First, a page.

- Somatostatin - regulates endocrine and nervous system function and controls the secretion of several hormones, such as gastrin, insulin and growth hormone
- Glucagon - a peptide hormone which raises blood glucose levels when they fall too low
- Pancreatic polypeptide - helps control the secretion of substances made by the pancreas
These are small endocrine glands located in the neck. They produce parathyroid hormone, which regulates calcium and phosphate in the blood. Muscles and nerves can only operate if these chemicals are at the correct levels.
Pineal body (pineal gland)
The pineal is a small endocrine gland located deep in the brain. It secretes melatonin and helps to control the body's sleep patterns and moderate levels of reproductive hormones.
An endocrine gland attached to the hypothalamus at the base of the brain. It is sometimes called the main endocrine master gland because it secretes hormones that regulate the functions of other glands, as well as growth and several body functions.
- The anterior (front) pituitary secretes hormones that affect sexual development, thyroid function, growth, skin pigmentation, and adrenocortical function. If the anterior pituitary is underactive, it can lead to stunted growth in childhood and underactivity in other endocrine glands.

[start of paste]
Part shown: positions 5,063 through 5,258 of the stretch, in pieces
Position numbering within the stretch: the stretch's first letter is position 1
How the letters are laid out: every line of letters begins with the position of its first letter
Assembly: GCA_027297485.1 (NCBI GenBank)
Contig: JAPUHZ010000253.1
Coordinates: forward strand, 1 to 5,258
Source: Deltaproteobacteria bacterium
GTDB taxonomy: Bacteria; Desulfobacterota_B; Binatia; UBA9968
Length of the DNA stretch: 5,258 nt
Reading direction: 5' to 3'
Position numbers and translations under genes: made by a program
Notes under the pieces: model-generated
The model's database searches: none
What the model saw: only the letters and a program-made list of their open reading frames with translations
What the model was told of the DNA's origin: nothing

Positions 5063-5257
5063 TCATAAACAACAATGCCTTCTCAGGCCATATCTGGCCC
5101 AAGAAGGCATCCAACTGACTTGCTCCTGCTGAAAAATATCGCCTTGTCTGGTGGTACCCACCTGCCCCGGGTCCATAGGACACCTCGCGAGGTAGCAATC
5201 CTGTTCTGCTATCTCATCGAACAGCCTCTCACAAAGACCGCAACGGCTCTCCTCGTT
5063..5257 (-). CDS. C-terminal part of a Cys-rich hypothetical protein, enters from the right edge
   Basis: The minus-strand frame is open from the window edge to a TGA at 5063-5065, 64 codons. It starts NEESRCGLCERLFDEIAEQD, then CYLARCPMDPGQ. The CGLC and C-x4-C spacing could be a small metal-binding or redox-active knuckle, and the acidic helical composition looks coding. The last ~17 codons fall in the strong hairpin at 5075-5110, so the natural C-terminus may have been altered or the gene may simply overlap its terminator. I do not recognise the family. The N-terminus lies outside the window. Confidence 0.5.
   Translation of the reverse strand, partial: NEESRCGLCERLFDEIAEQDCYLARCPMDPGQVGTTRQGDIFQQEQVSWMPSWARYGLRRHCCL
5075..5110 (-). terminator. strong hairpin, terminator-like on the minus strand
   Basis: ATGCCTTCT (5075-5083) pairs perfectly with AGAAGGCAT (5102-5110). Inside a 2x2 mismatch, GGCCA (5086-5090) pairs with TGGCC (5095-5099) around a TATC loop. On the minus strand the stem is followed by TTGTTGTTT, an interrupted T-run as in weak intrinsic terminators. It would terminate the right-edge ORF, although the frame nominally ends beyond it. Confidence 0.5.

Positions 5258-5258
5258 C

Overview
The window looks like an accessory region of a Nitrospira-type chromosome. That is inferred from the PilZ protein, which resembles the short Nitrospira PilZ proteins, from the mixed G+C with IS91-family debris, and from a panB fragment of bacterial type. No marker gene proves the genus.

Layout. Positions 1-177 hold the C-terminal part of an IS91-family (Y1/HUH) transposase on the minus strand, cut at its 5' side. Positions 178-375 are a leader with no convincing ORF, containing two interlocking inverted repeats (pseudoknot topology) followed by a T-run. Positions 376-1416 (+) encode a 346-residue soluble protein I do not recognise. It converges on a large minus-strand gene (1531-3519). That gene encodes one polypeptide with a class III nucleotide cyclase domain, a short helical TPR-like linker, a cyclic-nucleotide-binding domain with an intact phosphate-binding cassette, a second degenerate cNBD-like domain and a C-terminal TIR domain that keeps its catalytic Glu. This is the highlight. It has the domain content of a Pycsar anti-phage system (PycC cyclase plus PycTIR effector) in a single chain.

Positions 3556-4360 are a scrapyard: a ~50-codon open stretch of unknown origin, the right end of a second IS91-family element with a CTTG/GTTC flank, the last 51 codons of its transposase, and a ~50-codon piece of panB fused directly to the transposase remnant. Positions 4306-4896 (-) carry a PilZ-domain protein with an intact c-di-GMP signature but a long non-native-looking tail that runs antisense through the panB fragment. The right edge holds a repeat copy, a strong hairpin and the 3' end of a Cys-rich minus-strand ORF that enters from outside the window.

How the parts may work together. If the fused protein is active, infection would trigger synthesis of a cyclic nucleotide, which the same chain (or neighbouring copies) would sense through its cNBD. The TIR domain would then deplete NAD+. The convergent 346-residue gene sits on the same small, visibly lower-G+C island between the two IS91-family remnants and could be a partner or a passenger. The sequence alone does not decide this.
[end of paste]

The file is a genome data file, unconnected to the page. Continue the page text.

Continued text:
- The posterior (rear) pituitary secretes oxytocin, a hormone that increases contractions of the uterus and ADH (antidiuretic hormone) which encourages the kidneys to reabsorb water.
The thymus is an endocrine gland located beneath the breastbone (sternum). T lymphocytes, a type of immune cell, mature and multiply in the thymus gland early in life. After puberty, the gland shrinks. The thymus gland plays a role in the body's immune system.
An endocrine gland located just below the Adam's apple in the neck; it produces hormones that play a key role in regulating blood pressure, body temperature, heart rate, metabolism, and how the body reacts to other hormones.
The thyroid gland uses iodine to manufacture hormones. The two main hormones it produces are thyroxine and triiodothyronine. The thyroid gland also produces calcitonin, which helps strengthen bone and regulates the metabolism of calcium.
There are three broad groups of endocrine disorders:
- Endocrine gland hyposecretion - when a gland is not producing enough hormones
- Endocrine gland hypersecretion - when a gland is overactive and producing too much hormones
- Tumors of endocrine glands - these may be malignant (cancerous) or benign (non-cancerous)
Below are some examples of what may occur if a gland secretes too much or too little of its hormones:
- Hypersecretion may lead to over-nervousness, sweating, raised blood pressure, and Cushing's disease
- Hyposecretion may lead to Addison's disease, Mineralocorticoid deficiency, weight loss, loss of energy, and anemia
- Hypersecretion may lead to hyperinsulinism, too much insulin can lead to low blood glucose
- Hyposecretion may lead to diabetes